Now that Yahoo has finally and officially signed on to the OpenSocial API bandwagon (see Techmeme), the company that Microsoft might buy has joined with MySpace.com and Google to create the OpenSocial Foundation. Facebook is still missing in action, considering whether joining the OpenSocial Foundation is in the best interests of its membership--or its own platform.
OpenSocial provides a useful piece of functionality, solving a developer problem by allowing applications developed with the APIs to run on different services without modification--write once, play many. A photo-sharing application could tap into the social graphs of Orkut, Bebo, MySpace, Ning, or other services without any code changes.
Google is making Facebook's choice regarding OpenSocial more difficult by granting the OpenSocial code to the nonprofit foundation, which will be "independent of any undue influence by any one party," according to the opensocial.org Web site. In fact, Google is giving up its trademark to "OpenSocial" and its ownership in the Web site in the name of community-driven specifications, according to Joe Kraus, director of product management at Google.
In other words, it's more difficult now to categorize OpenSocial as a Google-inspired approach created in part to break the growing dominance of the Facebook platform.
On another front in the search for data portability, Facebook has signed up to partner with Microsoft on address book portability. Along with LinkedIn, Tagged, Hi5, and Bebo, Facebook is endorsing the Windows Live Contacts API, which allows contact info portability.
For example, Facebook or Bebo users can find friends on Windows Live and vice versa. The API also includes provisions for privacy management. The relationship data is not automatically stored, and must be reestablished with permission from the contact on each interaction.
However, adoption of the Windows Live Contacts API won't let you exchange contact info between Facebook and Bebo or Bebo and Hi5. It's only two-way with Windows Live as a node.
"At this point our agreements are between Microsoft and the individual social networks. We have nothing else to announce at this time," John Richards, director of the Windows Live Platform, said in an email response to my query about going further with the API. At least it's a start at breaking down data portability barriers.I asked Marc Canter, who has been an evangelist for data portability, about Microsoft's API. Here's his e-mail response:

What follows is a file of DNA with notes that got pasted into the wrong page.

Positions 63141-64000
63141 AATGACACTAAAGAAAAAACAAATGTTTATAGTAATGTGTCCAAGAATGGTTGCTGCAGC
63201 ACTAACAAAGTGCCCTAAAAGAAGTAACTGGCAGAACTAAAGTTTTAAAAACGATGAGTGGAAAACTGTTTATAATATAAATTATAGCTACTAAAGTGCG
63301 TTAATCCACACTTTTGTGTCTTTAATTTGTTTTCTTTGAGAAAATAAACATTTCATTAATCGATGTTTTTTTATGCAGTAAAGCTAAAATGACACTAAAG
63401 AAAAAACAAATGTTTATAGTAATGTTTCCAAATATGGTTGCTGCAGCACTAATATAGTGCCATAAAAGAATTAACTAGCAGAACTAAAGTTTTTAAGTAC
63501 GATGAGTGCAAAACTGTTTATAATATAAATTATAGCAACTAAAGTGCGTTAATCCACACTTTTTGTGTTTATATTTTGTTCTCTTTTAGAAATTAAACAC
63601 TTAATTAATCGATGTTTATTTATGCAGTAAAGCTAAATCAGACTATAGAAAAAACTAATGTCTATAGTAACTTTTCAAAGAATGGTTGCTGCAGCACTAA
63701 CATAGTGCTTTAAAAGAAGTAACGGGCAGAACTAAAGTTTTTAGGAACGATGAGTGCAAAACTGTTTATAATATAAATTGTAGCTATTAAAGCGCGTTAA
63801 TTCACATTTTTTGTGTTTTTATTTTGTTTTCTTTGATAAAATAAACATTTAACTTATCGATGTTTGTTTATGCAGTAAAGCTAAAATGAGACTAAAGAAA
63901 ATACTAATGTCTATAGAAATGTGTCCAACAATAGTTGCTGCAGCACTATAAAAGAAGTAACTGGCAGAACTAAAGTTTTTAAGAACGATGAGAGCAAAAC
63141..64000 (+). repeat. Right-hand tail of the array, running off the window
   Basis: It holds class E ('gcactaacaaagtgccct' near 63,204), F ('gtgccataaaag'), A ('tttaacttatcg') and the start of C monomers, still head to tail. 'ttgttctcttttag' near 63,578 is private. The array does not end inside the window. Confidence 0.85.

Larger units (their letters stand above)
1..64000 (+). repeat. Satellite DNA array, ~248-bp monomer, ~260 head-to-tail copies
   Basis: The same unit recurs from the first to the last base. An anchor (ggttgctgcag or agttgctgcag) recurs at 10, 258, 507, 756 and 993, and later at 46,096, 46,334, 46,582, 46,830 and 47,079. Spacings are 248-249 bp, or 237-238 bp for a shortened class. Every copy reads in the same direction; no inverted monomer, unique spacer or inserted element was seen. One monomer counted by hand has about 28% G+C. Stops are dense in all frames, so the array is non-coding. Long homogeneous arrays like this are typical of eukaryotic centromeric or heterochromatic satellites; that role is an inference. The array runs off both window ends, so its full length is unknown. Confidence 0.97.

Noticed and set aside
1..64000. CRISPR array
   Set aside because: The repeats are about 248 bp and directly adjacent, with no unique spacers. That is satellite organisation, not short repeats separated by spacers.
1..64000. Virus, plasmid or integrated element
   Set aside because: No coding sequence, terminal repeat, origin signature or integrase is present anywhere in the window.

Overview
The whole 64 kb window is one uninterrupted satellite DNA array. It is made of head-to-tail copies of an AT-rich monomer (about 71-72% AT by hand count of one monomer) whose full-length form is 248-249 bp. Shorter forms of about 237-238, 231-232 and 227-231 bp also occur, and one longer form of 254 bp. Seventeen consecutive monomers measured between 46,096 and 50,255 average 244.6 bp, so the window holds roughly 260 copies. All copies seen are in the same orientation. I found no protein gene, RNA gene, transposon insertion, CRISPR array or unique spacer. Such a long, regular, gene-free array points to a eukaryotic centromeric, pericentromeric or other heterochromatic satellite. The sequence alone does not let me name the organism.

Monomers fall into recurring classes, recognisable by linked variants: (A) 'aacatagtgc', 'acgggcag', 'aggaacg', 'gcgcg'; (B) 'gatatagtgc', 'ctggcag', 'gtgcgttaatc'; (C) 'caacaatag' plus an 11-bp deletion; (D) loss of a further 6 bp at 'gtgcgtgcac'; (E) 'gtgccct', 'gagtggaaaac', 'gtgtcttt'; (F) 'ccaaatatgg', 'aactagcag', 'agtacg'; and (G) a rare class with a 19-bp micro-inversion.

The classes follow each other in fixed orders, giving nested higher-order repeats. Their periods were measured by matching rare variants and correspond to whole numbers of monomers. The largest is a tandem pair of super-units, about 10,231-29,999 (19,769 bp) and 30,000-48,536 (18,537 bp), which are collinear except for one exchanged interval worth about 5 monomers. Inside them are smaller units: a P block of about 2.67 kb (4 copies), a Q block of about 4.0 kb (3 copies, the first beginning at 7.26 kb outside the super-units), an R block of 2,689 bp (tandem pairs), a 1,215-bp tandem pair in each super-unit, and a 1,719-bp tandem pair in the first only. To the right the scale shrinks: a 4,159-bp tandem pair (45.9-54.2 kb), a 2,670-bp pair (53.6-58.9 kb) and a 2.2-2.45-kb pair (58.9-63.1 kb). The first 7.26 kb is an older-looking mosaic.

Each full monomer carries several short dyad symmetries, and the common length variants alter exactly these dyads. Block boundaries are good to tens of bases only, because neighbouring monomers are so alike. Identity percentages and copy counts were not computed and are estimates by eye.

They're sure saying the right things
and they appear to be putting resources behind it - and putting (in) writing what needs to be said. And exerting leadership I may add. You don't see Google saying those sorts of thing. Apparently Yahoo made some open announcements today - too. Haven't seen them yet.
The MS machine is gearing up to "crush" the competition - only problem is that this time - the competition is Google. And we're (the users) all pawns in this game. Who can be more open is the sort of battle we want fought!
So despite MS's best efforts - the tactics of old will not work.
And we (the people) shouldn't care - as long as they continue to open up - that's a good thing.
I predicted that this would happen. Old agenda gets corrupted with the mesh.
There is only one way to go - once Pandora's box is open = and that's more open.
The only variables that remain are:
- how can small guys benefit from an open environment
- how do the big guys protect their family jewels while starting to monetize openness